-- Margery Williams, The Velveteen Rabbit

He was made of some sort of chenille material, which I'm sure was white at one time. My grandmother made him for my brother, and my brother never took to him. So he was passed down to me. My Bunny. He went with me everywhere, he was always by my side. I loved him limp and threadbare. Mom had to sneak him away from me to wash, usually through the night as I slept, when he got too filthy, sour and rancid for anyone but me to stand.

When I was around five, he was in such a worn state that Mom commissioned Grandma to make a new coat for Bunny. I don't know how she got the toy out of my clutches but I remember waiting for my Bunny to come back with mad anticipation. I missed him so! When Grandma brought him back to me, he looked brand spanking new. The matted, motheaten, dingy coat I had known was replaced with velvety chocolate brown velour. She had embroidered a cute pink face, crocheted an adorable Quaker-style neck bowtie for him, and stitched my intital over his heart. On his bottom was a poofy handmade pink pompom yarn tail.

I was not pleased. This wasn't the Bunny I knew.

My Mom and my Grandma, two wise and wonderful women, had a talk with me that day. They told me that though Bunny looked different on the outside, he was the same on the inside. He still loved me, he missed me and was happy to be with me again. It would hurt him if I didn't love him anymore.

That was all I needed to hear. I'd never want to hurt my Bunny.

He was such a simple thing. Some scraps of cloth and yarn. Old nylons for his stuffings. Rather old fashioned looking, actually. But never a thing in my little life was treasured more. Something about the whole of those elements of his being were more than the sum of his parts. Somewhere in there resided a heart and soul. My friend, my comfort, my keeper of secrets, my protector from the closet monster. I slept with him well into my teens, truth be told. And when I moved away, he went with me. Over the years of my life, the road has often proven more rocky and potholed than I could have foreseen. There are few items I have kept with me from the beginning, but those that I have are most powerful to me. God. My family. A few good friends. And Bunny.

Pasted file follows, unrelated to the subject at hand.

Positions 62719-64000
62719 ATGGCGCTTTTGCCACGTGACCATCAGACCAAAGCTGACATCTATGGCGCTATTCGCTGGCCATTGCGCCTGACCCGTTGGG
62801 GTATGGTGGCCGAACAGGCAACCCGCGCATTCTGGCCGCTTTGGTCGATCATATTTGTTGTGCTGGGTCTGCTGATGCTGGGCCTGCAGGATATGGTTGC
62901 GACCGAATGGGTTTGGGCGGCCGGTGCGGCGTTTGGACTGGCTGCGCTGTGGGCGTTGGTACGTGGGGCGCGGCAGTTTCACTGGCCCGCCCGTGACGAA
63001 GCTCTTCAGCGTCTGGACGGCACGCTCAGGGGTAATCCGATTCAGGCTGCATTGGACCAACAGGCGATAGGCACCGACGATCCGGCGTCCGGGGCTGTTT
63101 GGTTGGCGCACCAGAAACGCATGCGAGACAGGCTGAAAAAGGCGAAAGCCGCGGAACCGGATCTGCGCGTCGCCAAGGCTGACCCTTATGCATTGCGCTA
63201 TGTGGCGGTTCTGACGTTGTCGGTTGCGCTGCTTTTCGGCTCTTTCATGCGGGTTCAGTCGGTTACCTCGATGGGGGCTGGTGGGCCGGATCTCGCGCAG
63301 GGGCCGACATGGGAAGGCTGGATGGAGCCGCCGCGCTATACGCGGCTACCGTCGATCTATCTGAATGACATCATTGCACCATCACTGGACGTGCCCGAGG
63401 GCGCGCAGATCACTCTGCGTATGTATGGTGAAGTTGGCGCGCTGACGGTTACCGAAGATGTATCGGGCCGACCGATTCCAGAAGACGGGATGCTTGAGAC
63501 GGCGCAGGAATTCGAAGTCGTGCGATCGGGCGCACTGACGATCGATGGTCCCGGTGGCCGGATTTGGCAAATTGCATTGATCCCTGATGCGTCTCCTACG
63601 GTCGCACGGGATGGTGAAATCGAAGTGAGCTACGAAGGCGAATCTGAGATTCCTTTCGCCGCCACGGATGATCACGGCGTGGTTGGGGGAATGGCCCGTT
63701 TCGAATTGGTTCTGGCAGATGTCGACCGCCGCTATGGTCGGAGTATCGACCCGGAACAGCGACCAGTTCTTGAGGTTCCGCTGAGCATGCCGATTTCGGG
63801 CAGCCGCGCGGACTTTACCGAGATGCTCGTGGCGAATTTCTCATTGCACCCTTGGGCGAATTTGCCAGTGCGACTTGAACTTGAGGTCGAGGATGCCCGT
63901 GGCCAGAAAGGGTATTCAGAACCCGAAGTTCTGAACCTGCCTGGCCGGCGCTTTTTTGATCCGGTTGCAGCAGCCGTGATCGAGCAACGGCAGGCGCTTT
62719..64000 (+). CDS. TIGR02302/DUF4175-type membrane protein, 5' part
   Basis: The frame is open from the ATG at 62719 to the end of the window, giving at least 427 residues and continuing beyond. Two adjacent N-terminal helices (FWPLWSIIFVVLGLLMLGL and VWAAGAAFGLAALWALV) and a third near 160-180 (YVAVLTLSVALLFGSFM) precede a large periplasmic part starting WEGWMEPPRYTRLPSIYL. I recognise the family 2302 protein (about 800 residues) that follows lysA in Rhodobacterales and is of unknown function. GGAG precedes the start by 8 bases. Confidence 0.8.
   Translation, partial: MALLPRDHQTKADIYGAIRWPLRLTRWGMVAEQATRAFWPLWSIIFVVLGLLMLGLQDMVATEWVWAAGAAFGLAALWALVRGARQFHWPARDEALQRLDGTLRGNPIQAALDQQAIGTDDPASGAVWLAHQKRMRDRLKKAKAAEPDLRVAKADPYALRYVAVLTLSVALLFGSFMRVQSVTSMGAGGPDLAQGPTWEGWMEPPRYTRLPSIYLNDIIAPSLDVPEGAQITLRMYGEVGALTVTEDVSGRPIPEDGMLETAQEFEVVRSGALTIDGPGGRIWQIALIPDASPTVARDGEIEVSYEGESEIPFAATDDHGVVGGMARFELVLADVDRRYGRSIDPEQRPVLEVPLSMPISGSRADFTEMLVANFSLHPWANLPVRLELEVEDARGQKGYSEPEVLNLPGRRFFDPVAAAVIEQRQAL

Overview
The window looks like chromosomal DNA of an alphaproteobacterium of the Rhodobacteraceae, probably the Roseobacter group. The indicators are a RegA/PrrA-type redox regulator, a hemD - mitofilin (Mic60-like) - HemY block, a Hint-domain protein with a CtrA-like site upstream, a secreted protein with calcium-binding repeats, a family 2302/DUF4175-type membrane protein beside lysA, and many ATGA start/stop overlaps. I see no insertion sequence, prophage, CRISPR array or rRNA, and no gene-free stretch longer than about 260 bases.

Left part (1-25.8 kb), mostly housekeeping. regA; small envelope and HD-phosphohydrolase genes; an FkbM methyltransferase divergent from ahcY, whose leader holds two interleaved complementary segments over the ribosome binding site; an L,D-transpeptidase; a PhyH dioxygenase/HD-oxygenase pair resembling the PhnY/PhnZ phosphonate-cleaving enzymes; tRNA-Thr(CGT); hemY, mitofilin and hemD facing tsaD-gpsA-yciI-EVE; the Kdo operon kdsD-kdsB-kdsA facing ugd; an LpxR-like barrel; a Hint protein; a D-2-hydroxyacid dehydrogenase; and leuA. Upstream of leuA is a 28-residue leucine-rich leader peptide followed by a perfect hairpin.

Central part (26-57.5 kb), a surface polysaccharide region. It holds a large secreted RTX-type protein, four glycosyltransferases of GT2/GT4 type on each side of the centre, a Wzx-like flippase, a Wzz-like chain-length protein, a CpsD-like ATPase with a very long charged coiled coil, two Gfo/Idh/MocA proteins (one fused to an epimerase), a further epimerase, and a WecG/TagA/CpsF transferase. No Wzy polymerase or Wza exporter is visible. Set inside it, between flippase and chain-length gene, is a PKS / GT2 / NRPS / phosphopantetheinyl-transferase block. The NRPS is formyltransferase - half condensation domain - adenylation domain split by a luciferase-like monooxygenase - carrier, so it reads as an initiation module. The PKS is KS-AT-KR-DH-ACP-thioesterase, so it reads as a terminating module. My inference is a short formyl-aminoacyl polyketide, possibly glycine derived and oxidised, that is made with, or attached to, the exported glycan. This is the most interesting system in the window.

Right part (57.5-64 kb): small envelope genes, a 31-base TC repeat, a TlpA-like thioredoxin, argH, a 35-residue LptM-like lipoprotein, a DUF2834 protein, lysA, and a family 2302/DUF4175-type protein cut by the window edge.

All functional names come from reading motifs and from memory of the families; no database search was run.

As I grew into an adult, I let go of the belief in the talisman-like power of Bunny. I didn't sleep with him anymore, and oftentimes he spent his days quietly waiting for my attention in a box or drawer. But having him close to me gave me that same feeling of comfort - some spidersilk line back to simpler days when merely having him in my arms healed the troubles afflicting me.

I am in my mid-thirties now, and my own little boy has selected a big floppy Elmo, nearly as tall as he, in which to bestow this special gift of a child's love and affection. I watch him interact with Elmo, and reflect fondly on the special place Bunny had in my childhood.

I still have Bunny - he resides atop my wardrobe, watching over our bedroom. Ever present as he has always been, and within arms reach at a moment's notice, should I ever be inclined to regress. The fuzz of the velour has been nearly worn off. The pink yarn has faded to a dull beige with years of kisses and cuddles and travels. The tail is mashed flat and resembles more of a sea urchin than anything else. But to me, he is beautiful.

He is Real. He always was.